Before the town hall event, Rep. Moreno and I visited the Volunteer Income Tax Assistance (VITA) site at Adams City High School. Business students (juniors and seniors) are working with local volunteers to assist individuals to fill out and file their taxes. It was amazing to see the great work we can do when our community comes together to support one another! The town hall focused on immigration laws. We invited local immigration experts to present about current immigration laws and the proposed changes on the national level. It was the first time that I had to use my bilingual skills and it was painfully evident that I need to practice my Spanish more frequently!
March 16th – Westminster (co-hosted with Rep. Peniston and Sen. Tochtrop)
The Colorado Center on Law and Policy presented to the full group about the state and federal health care reforms taking hold this year. Residents were able to get a full overview of the Patient Protection and Affordable Care Act (also known as Obamacare) and the Colorado health benefit exchange. One of our own Adams County residents, Ken Connell, also presented on a proposed bill to establish a statewide health care cooperative system that would reduce costs for every resident of the state.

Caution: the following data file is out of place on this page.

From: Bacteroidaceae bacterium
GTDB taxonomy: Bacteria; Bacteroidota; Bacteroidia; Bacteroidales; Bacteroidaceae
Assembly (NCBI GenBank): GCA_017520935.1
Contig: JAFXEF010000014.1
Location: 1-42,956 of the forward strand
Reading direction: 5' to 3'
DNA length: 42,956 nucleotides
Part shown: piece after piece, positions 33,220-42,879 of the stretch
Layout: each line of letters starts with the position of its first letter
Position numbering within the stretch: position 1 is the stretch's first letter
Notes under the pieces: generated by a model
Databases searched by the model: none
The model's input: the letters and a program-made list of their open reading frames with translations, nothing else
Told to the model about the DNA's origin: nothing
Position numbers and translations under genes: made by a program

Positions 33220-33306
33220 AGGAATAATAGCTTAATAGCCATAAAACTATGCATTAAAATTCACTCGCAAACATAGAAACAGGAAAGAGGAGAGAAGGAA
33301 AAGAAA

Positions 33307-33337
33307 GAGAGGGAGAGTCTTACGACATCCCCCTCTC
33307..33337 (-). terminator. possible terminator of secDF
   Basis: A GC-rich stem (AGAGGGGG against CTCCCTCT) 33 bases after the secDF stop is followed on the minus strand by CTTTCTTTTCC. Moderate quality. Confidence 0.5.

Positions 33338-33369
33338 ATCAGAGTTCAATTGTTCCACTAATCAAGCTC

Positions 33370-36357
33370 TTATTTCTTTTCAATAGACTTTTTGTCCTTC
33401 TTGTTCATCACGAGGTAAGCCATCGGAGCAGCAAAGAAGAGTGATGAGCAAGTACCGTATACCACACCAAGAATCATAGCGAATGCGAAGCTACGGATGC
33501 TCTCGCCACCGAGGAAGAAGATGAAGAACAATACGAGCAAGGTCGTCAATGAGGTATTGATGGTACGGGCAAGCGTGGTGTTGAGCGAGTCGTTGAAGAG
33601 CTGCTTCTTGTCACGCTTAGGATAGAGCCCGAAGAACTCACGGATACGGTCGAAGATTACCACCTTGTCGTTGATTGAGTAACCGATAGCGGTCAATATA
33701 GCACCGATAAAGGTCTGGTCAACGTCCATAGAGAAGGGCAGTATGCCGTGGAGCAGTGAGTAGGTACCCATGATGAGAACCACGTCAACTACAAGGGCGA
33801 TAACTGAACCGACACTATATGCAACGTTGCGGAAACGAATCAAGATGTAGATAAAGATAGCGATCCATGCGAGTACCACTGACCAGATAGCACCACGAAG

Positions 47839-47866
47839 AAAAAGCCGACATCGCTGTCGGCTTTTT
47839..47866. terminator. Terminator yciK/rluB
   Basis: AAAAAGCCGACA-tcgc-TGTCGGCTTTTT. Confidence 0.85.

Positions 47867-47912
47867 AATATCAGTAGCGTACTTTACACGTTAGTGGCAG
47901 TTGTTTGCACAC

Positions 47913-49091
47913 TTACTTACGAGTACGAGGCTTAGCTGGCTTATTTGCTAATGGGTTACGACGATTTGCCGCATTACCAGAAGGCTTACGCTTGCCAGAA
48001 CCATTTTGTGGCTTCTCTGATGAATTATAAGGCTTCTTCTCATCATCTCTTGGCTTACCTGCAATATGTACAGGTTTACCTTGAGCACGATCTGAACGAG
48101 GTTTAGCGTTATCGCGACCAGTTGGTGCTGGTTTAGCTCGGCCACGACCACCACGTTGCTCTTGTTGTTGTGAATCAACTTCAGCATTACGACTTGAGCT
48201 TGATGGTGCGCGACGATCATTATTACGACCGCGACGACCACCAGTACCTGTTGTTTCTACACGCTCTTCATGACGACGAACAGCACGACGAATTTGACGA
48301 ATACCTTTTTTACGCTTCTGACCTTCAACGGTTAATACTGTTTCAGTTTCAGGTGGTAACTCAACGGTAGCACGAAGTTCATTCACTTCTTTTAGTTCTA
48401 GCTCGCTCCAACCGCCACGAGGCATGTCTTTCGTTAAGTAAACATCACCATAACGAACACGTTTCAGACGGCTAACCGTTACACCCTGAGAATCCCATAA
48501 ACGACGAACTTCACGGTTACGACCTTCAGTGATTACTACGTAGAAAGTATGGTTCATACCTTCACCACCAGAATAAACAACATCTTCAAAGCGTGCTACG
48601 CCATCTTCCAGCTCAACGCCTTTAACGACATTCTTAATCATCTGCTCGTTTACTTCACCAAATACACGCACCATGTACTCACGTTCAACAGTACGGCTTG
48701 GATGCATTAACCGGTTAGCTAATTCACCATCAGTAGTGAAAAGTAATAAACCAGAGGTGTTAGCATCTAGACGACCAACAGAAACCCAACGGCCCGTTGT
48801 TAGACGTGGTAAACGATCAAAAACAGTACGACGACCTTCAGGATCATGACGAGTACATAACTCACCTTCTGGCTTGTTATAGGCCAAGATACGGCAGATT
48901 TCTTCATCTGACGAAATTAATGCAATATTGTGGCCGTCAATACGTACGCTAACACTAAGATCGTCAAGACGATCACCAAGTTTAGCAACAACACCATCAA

Although we are only halfway through the session, we are not halfway done with our work! We still are required to approve a budget and we have many issues to consider before the session ends. I was recently appointed the Joint Select Committee for the Implementation of Amendment 64, which is charged with establishing all of the regulations related to the voter-approved measure to legalize marijuana for recreational use. In addition, I have two high-profile bills that will be introduced in the next two weeks related to privacy and public safety. Stay tuned, there are many more issues to be addressed in the coming weeks! With that said, I’ll leave you with these words from our 26th President, Theodore “Teddy” Roosevelt:
“In any moment of decision, the best thing you can do is the right thing. The worst thing you can do is nothing.” – President Theodore Roosevelt
Doing the right thing,